Yes, I believe there was a workhouse in County Monaghan, only because each Poor Union was required to build one. I believe a George Harrison was elected to the relief committee and it was the committee's job to oversee the workhouse. At first it was an elected postion, and the next two times the law changed it was an appointed position.
I doubt your Duffys were in the workhouse because I associate the name Duffy in County Monaghan with that of the revolutionary or the one who was with Young Ireland. Often those who were politically active were not destitute, but better off, able to eat, able to perhaps afford a gun, literate or educated, middle class, sons of larger not small farmers. If better off, then your family might have been "rate payers" who were paying for the workhouses, the road building projects, the soup kitchen. I am rereading Cecil Woodham-Smith, The Great Hunger Ireland 1845-1849. There are a couple of references to Monaghan, and there was great hunger in Monaghan.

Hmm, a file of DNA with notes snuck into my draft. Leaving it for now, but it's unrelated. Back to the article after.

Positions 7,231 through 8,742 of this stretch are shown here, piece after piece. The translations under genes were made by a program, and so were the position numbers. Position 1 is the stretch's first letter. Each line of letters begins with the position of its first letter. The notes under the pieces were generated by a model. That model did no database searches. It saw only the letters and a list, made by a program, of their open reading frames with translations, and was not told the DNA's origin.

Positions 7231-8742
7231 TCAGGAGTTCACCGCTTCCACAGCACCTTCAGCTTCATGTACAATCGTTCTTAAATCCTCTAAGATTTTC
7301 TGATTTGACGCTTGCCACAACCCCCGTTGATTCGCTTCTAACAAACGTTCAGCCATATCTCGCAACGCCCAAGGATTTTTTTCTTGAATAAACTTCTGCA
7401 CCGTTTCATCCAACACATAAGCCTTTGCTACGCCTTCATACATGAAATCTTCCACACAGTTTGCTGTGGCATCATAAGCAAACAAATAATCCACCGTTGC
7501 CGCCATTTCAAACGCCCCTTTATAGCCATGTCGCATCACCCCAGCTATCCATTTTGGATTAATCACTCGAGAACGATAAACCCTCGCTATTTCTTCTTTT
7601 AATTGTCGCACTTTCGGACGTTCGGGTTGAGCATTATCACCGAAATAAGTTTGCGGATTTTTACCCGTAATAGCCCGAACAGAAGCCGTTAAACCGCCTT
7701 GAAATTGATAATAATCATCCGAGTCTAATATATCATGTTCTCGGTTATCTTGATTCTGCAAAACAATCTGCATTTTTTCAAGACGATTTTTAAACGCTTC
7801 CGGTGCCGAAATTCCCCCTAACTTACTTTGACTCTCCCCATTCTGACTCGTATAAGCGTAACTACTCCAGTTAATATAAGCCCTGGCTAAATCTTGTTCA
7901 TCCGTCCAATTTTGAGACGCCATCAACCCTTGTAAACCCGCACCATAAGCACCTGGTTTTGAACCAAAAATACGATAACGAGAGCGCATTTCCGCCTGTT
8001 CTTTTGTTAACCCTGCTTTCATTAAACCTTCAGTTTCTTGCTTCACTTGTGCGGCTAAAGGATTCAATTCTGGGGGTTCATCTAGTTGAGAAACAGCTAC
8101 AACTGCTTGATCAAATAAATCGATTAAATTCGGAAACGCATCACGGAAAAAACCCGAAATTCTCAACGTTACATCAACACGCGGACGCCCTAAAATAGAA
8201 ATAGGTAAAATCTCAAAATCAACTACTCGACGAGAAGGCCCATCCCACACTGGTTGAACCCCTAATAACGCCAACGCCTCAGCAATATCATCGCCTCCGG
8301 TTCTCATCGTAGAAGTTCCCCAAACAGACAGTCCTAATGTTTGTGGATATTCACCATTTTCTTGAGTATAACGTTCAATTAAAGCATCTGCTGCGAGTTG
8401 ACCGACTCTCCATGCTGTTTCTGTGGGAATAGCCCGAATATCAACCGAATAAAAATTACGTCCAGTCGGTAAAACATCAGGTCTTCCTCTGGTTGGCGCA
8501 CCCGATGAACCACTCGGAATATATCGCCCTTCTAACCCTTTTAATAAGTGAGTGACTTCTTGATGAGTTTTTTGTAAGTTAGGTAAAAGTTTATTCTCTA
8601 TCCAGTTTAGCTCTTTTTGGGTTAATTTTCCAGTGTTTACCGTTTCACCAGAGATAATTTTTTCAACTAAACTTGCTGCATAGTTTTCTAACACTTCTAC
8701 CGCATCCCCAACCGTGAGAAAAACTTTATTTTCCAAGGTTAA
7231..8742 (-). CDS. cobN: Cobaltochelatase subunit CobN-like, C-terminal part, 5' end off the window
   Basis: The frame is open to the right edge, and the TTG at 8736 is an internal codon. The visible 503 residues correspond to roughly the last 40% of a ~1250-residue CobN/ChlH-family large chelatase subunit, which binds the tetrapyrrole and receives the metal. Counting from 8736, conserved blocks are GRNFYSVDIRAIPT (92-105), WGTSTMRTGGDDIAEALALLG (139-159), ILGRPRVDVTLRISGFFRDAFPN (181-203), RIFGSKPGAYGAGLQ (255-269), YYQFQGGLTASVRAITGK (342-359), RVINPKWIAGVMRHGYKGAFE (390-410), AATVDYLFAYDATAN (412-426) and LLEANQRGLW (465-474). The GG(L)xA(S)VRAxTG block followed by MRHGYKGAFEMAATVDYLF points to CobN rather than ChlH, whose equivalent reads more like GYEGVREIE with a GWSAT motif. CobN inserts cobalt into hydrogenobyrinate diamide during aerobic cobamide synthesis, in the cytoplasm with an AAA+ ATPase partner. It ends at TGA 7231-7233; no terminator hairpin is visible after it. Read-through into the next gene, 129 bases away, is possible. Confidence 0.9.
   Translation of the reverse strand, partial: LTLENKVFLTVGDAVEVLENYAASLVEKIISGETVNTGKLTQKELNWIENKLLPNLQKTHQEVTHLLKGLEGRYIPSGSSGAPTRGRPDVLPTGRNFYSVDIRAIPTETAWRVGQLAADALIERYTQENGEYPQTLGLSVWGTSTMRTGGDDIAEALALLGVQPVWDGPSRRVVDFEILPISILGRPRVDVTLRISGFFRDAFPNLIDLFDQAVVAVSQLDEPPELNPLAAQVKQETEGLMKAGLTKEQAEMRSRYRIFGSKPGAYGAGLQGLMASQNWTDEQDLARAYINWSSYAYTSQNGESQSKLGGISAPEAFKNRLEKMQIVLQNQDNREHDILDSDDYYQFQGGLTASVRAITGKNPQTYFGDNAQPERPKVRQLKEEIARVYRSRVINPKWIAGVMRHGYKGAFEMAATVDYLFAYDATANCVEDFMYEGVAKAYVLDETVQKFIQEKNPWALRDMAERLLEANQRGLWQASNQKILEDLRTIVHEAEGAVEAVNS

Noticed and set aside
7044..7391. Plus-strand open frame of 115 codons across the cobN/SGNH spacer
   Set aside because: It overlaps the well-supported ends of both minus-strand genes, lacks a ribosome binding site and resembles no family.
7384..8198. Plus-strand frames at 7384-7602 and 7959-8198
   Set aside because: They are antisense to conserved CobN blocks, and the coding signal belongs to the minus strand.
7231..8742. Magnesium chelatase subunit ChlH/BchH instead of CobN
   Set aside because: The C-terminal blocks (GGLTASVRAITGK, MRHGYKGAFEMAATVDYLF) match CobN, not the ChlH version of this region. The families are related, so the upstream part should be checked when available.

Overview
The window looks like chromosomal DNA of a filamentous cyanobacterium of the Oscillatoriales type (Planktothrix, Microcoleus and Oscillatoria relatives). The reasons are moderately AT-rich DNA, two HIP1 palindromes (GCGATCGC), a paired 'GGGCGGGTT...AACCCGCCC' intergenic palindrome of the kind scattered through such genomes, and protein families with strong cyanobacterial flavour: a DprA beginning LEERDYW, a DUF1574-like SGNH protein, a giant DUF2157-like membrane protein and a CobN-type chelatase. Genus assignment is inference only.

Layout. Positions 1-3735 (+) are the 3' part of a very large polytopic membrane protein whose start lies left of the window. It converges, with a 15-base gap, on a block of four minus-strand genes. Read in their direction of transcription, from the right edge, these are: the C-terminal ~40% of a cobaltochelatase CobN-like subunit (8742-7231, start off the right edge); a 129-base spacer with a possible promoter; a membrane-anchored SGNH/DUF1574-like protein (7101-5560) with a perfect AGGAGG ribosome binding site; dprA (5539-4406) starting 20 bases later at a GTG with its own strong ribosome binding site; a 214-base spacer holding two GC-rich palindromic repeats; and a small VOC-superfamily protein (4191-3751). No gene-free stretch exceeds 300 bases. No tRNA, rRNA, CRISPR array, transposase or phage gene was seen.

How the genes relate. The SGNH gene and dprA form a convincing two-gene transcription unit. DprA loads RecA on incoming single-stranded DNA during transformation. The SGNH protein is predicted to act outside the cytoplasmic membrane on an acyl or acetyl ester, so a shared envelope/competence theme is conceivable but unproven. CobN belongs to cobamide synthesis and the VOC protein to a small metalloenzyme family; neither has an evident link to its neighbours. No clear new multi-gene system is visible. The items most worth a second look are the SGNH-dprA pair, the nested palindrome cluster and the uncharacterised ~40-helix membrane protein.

As far as I can tell 1/3 of Ireland was regularly hungry, and those people during the Great Hunger were definitely bad enough off to need free food. How many additional people in County Monaghan bought corn meal at the market rate or were given work or free soup I do not know. Also 1/3 of the estimated 9,000,000 Irish died or immigrated due to the Great Hunger. It is hard to tell what one's ancestors were doing at this time. I hope that someone else who knows this time period better than I do will reply. Hope this helps.